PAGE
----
Virginia Woolf, nèe Stephen (1882-1941) grew up in a literary and intellectual atmosphere, especially water represented two things: one the one hand what is harmonious and feminine, on the other hand the possibility of the resolution of intolerable conflicts in death. She became a member of the Bloomsbury Group, that included the avant-garde of early 20th--century London. She wrote the novel “Mrs Dalloway” in 1925, “To the Lighthouse” in 1927 and “Orlando” in 1928. After the second World War, her anxiety came to the surface, so she became haunted by the terror of losing her mind and she drowned herself in a river.
A modernist novelist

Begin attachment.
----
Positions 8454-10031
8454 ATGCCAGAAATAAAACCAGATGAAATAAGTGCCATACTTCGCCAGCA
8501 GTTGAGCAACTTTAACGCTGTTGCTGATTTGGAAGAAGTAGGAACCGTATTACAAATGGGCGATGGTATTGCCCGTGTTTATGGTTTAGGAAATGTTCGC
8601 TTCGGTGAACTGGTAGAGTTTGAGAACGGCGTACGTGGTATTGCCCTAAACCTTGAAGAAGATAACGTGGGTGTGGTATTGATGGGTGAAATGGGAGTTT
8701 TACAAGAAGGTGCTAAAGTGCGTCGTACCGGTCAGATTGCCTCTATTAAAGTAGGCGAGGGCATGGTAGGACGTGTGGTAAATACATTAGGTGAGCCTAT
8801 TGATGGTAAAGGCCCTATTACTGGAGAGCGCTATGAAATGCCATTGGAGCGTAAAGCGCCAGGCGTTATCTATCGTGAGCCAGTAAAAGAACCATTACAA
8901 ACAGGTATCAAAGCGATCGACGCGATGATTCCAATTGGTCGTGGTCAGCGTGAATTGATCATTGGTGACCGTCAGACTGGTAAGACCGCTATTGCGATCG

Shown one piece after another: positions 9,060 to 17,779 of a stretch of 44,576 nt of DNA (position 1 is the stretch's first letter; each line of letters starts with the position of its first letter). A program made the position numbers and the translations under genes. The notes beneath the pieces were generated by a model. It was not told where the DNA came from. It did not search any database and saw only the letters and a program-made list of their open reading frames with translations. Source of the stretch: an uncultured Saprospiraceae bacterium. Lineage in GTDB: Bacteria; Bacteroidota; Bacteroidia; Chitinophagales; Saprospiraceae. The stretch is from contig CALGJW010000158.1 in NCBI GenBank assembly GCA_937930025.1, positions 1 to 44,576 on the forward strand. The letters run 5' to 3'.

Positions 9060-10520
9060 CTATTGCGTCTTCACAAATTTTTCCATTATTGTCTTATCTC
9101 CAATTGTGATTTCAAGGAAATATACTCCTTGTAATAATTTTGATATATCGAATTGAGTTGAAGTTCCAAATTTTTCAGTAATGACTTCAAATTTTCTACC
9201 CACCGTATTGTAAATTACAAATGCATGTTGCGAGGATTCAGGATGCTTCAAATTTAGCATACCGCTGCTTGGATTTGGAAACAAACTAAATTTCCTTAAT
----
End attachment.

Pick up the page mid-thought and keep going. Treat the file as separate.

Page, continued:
V.Woolf was interested in giving voice to the interior world of feelings, so the events that traditionally made up a story were no longer so important, and she emphasizes the impression that those events make on the characters. Her novels haven’t got the omniscient narrator and the point of view shifted inside the protagonists’ mind, because she thought that the mind received a myriad of impression “with the sharpness of steel”. As for Joyce, also for V.Woolf subjective reality came to be identified with the “stream of consciousness”. Virginia’s characters don’t rattle off their thoughts, and there is a logical and grammatical organization. Her “moments of being” are similar to Joyce’s epiphanies, but he was more interested in language experimentation, while she used a poetic and allusive lexicon.